A popular destination for wedding photos, the Palace of Fine Arts is actually a large event space, but most people just visit to appreciate the building’s classical design, inspired by ancient Greek and Roman architecture and get their own photos.

It’s well worth a quick visit while exploring the rest of the Presidio.

Walt Disney Family Museum

While Anaheim and Orlando might be the first places, you think of when I say Walt Disney, you can discover more about the life and legacy of Walt Disney at the Walt Disney Family Museum in San Francisco.

Located within the Presidio, the museum features a variety of artifacts and memorabilia from Walt Disney’s life, including original sketches, drawings, and storyboards from classic Disney films like Snow White and the Seven Dwarfs and Fantasia.

One of the museum’s main attractions is a series of interactive exhibits that allow visitors to explore the creative process behind Disney’s work.

If your trip to the United States also includes visits to either of the Disney resorts, or you are just a lifelong fan of Disney, then I would highly recommend visiting the Walt Disney Family Museum.

Coit Tower

Coit Tower

An iconic landmark of the San Francisco skyline, Coit Tower stands 210 feet tall on Telegraph Hill, offering stunning views out over the city and the bay.

Access to the observation deck at the top of the tower is via elevator; however, given that the elevator is 90 years old, you may be required to climb the stairs up the 13 stories to the top.

In addition to the views, the tower is also known for its beautiful fresco murals created during the Great Depression by a group of artists hired by the Public Works of Art Project.

Twin Peaks

If you want to get a stunning panoramic view over the entirety of the city, Twin Peaks is your best option.

Located in the centre of San Francisco, the two peaks rise to an elevation of approximately 922 feet and provide a stunning panoramic view of the city and the Bay Area.

While there are hiking trails to the top, my best suggestion would be to take an Uber (or any other ride-sharing service) to the top to take in the views. There is a roadway that will take you all the way to the top, including a car park at the main viewpoint.

Given that it gets super windy at the peaks, being the most exposed point in San Francisco, being able to quickly get your photos and leave is a good idea unless you are 100% confident in the weather for the day.

Madame Tussauds

If you happen to be visiting San Francisco during a rainy winter, then Madame Tussauds is a good indoor option.

Famous for its amazingly lifelike wax figures of celebrities and historical figures, Madame Tussauds is well worth a visit if you haven’t been to any of its worldwide locations before.

What makes the San Francisco location unique is the local sports stars section and leaders and entrepreneurs section which features prominent personalities from Silicon Valley. However, overall it isn’t dramatically different from any of the other Madame Tussauds locations you may have visited.

If you have never been to Madame Tussauds, then I’d strongly recommend it. But if you have, then I wouldn’t prioritise it in your travel plans. There are plenty of other things I’ve already mentioned, specific to San Francisco that I would make sure you do first.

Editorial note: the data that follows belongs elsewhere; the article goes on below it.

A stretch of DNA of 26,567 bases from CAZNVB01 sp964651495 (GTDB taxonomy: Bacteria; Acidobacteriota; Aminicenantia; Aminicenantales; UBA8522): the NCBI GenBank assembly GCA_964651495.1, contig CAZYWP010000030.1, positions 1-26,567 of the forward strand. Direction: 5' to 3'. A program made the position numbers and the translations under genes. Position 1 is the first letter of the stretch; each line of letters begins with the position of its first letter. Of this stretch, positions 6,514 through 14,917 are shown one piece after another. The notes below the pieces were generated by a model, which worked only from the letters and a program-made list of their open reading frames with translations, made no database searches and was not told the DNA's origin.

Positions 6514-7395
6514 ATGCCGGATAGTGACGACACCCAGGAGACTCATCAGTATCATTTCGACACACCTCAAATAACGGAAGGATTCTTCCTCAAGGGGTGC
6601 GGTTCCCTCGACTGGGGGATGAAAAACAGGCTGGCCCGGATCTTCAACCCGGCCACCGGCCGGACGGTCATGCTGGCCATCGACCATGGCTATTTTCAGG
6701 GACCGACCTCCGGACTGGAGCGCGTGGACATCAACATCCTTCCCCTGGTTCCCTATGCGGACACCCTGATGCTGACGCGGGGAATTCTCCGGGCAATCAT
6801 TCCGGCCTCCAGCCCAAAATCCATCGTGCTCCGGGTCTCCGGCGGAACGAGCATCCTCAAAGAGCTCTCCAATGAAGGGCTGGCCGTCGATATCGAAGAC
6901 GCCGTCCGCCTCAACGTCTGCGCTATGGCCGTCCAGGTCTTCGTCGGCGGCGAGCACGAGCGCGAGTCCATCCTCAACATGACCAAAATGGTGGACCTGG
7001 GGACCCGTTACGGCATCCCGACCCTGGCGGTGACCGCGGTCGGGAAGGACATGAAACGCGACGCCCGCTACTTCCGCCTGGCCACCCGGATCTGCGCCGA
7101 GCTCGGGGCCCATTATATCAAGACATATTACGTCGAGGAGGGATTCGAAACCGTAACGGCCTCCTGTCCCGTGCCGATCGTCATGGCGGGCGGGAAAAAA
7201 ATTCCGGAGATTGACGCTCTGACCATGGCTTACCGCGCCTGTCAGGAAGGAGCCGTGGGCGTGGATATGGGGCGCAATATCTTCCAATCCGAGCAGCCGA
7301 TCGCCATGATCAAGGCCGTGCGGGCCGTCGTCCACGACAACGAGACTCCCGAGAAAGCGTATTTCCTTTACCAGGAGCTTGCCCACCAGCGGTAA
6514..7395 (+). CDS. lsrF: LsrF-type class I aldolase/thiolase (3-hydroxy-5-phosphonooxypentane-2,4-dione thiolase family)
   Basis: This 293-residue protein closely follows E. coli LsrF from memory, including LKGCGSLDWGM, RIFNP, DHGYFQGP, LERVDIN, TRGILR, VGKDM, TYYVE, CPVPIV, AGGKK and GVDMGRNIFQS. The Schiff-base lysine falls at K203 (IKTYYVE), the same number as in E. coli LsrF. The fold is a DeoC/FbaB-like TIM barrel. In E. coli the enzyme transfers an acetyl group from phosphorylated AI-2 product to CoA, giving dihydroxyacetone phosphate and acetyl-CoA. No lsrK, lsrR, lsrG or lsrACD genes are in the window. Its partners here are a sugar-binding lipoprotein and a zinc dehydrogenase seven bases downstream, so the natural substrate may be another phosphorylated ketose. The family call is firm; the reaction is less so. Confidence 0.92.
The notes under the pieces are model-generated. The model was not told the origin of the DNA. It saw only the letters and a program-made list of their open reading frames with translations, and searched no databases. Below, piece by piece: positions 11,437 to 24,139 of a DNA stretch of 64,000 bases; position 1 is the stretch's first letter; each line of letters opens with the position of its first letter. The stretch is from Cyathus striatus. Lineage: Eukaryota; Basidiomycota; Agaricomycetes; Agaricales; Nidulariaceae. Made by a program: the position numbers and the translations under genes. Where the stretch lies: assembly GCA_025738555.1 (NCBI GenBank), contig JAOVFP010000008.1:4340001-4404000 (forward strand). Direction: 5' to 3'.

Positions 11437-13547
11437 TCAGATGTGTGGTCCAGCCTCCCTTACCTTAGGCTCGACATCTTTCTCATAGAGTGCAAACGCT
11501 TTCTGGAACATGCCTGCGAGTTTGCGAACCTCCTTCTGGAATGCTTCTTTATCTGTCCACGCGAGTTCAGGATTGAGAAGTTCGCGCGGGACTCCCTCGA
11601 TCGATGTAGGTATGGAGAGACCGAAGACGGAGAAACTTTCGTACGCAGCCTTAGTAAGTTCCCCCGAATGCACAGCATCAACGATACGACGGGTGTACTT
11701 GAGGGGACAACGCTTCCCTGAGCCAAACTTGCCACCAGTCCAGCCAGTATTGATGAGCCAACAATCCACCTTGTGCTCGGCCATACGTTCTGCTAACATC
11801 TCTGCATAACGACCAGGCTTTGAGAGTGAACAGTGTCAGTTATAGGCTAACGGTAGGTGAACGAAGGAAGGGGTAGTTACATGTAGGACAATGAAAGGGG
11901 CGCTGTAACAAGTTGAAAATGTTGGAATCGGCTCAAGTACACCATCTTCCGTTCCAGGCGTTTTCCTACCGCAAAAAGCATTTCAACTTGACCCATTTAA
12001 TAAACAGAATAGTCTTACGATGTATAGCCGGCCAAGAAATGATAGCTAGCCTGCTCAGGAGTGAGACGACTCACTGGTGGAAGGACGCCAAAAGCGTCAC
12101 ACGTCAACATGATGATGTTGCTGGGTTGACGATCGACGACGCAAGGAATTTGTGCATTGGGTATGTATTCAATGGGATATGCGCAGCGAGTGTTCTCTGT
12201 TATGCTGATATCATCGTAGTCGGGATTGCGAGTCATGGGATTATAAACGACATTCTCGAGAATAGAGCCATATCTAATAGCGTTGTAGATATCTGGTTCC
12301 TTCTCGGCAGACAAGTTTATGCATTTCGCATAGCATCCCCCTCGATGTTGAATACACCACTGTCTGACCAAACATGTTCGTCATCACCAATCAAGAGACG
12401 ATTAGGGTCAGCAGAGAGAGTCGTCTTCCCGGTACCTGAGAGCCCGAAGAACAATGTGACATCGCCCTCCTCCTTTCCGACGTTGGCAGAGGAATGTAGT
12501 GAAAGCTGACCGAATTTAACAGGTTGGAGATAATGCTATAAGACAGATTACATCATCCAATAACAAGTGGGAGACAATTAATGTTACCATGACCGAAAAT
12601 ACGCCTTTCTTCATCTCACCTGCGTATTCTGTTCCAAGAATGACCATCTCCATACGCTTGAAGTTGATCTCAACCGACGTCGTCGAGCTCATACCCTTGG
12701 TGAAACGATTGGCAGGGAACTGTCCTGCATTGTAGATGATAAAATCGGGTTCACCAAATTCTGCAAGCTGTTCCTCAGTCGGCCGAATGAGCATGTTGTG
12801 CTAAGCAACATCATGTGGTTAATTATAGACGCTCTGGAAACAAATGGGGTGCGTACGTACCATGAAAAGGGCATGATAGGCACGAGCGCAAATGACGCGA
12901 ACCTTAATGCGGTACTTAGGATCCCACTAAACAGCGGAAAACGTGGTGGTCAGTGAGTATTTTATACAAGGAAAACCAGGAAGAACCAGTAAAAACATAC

Aquarium of the Bay

Located at Pier 39, the Aquarium of the Bay gives you an up-close look at the diverse marine life of the San Francisco Bay Area.

Aquarium of the Bay is a relatively small aquarium very specifically focused on the ecosystems of the Bay Area. As with all good aquariums, its main attraction is its tunnel that allows you to walk through the underwater environment. That said, I found the most interesting thing to be the most interesting enclosure to be the North American River Otters.

To be honest, Aquarium of the Bay is ok, but I actually preferred the one within the California Academy of Sciences that I mentioned earlier in this post. Given the other extra experiences that the California Academy of Sciences has to offer, it’s much better value as well.

Bonus: Secret Roof Top Gardens

Something many people don’t know – the city of San Francisco has legislation in place mandating that buildings need to incorporate gardens and public spaces in their construction. As a result, there are several amazing rooftop gardens open to the public that offer amazing views over the city and great places to relax.

While I won’t list all of them, a couple of noteworthy ones to consider visiting are:

  • 343 Sansome Rooftop Deck – Located on the 15th floor and offers great views of the Transamerica Pyramid.
  • One Kearny Building (23 Geary St) – Located on the 11th floor with great views over Market St.
  • Crocker Galleria Roof Terrace (50 Post St) – Accessible via escalator and then stairs on the fourth floor, this rooftop garden offers plenty of quiet space to sit down and relax for a little bit.
  • Salesforce Park – The best-known and easiest to access, located above the Salesforce Transit Center, this garden stretches four blocks.
San Francisco, California

What more advice for planning your trip to San Francisco? Check out my ultimate guide to the city.

For more information to help plan your trip to and around the United States of America, check out the rest of my tips, advice and guides for visiting the USA.

Also, make sure you check out the travel tools I use the most to help you save money when booking your next trip.

Keep up to date with all the latest Here, There & Gone! adventures by following along on FacebookTwitter and Instagram.

And if you have a travel-related question, you would like me to answer, head on over to my contact page to get in touch and let me know.

Check out these great supporters of Here There & Gone!

New York 728*90


Photo of author
About the author

Rhys Vandersyde

Traveller, Photographer, Content Creator - I've spent the last 20 years actively seeking out new destinations and new adventures. Find out more about me here:

Leave a comment

Pin It on Pinterest